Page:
A Very Peculiar Spanish Institution

I saw something a few weeks ago that immediately put a smile on my face. Something I hadn’t seen or thought about for over 10 years.

The Frock Coated Debt Collector

Ladies and Gentlemen let me introduce you to El Cobrador del Frac. Basically translating to the frock-coated (or tail coated)  debt collector. This is one of those crazily different and peculiarly Spanish institutions. Like many other forms of debt collection it is a booming business in a time when thousands of businesses are going to the wall.

Since the early 2000s business has been booming. It was back in 2003 that I first heard about this odd operation. I had almost forgotten about them until a few weeks ago while out doing some Christmas shopping. I passed near one of their offices in Madrid and noticed the signs. How could I not break into a broad smile?

It is so simple and demonstrably effective. You may see a man dressed in top hat and tails, carrying a black brief case with “Debt Collector” written on it in large letters. If he is standing outside an office, a house or next to someone’s table in a restaurant, you know that person has not paid their debts. In effect, they are being named and shamed.

These characters are so well known in Spain that they do not have to say anything to succeed at their job. If a creditor owes money they just follow them around. It’s great.


They made me smile when I first found out about them and they still do.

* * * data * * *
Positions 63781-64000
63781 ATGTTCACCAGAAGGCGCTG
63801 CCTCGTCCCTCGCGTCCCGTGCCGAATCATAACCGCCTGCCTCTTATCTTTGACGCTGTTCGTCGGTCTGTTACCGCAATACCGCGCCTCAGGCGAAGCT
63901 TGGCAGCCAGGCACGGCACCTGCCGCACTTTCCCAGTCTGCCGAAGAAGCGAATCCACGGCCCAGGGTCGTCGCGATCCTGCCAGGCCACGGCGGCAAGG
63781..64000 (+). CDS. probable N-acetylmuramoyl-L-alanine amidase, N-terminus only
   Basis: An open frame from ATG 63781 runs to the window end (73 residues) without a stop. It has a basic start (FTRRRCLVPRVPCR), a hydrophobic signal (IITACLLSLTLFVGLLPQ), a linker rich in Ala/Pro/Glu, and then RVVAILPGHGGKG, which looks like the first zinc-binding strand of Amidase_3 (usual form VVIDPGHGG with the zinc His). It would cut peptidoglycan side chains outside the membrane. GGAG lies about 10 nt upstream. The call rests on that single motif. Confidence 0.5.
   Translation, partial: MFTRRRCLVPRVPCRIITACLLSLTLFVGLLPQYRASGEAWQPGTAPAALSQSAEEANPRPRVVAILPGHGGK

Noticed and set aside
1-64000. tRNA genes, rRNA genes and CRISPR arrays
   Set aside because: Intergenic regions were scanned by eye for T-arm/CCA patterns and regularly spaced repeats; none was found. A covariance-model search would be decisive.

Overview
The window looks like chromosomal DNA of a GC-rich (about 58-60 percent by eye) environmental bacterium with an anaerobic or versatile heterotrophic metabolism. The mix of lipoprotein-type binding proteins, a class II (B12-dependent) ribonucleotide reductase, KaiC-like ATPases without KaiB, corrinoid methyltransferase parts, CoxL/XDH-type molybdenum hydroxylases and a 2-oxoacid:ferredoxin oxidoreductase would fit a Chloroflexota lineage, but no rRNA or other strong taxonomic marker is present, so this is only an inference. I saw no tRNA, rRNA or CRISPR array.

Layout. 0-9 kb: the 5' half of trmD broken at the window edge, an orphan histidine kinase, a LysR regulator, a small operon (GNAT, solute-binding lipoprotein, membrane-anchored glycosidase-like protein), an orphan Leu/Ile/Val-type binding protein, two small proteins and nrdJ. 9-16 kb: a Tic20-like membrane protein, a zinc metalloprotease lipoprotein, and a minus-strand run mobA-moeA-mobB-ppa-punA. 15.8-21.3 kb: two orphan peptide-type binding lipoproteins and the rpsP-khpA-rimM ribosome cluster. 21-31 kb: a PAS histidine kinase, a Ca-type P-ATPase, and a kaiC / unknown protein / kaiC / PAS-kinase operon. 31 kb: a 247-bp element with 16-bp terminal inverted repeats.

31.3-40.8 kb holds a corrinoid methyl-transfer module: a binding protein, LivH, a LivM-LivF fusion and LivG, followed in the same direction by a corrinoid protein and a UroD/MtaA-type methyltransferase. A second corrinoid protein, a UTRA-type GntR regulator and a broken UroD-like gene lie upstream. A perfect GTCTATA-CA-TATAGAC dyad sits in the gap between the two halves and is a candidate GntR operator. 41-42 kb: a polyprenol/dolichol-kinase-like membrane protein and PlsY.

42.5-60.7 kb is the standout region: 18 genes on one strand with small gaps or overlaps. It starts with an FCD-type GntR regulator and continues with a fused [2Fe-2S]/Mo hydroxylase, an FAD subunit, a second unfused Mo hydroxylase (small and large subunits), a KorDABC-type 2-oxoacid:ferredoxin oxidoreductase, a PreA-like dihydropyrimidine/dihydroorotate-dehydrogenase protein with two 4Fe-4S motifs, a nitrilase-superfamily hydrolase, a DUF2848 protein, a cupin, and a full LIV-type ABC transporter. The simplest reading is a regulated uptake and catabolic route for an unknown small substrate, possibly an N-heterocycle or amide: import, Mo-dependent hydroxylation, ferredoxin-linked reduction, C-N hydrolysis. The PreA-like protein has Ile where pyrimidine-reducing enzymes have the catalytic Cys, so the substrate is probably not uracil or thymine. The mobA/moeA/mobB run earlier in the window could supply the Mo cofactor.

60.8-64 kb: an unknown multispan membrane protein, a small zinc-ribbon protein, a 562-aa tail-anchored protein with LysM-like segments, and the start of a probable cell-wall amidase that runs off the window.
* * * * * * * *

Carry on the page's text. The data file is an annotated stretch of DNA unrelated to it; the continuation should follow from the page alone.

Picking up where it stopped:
What are the rules?

He is not meant to be intimidating but he is meant to stand out and be noticed. That, after all, is the name of the game.

The industry seems barely regulated so I wonder how do they stand legally? What I would like to know is what are the boundaries? Where does following a creditor around become stalking (something which is defined as a crime in most countries). Where can El Cobrador go and where can he not go? Surely the creditor’s workplace will be, in many cases, private property?

It does not seem to matter much in any case as this business is thriving. In fact, its success can be seen to mirror the rise in corruption in the Spanish political and business sectors. And trust me: Corruption in Spain is at an incredibly high level.

Some say that the idea first came from Ecuador where a group of business people tried to shame their creditors into paying by having them followed by a man dressed as a chicken. Now this successful form of debt collection has spawned many imitators who dress in a variety of odd costumes. There is even a story of one similar debt collector playing his bagpipes until the debt is paid. Surely enough to make most people cough up?

It Couldn’t Happen here….

“It Couldn’t Happen here” I hear everyone in the UK saying. They would be right. Such a level of borderline harassment would certainly lead to a rise in assaults and even some savage beatings.

In complete contrast, debt collection in the UK is basically seen as full on intimidation. Not nearly as subtle as these well-dressed actors. What a much better and peaceful way of settling one’s debts. Something many other countries can surely learn from Spain.

Hmm… I have just had an idea…

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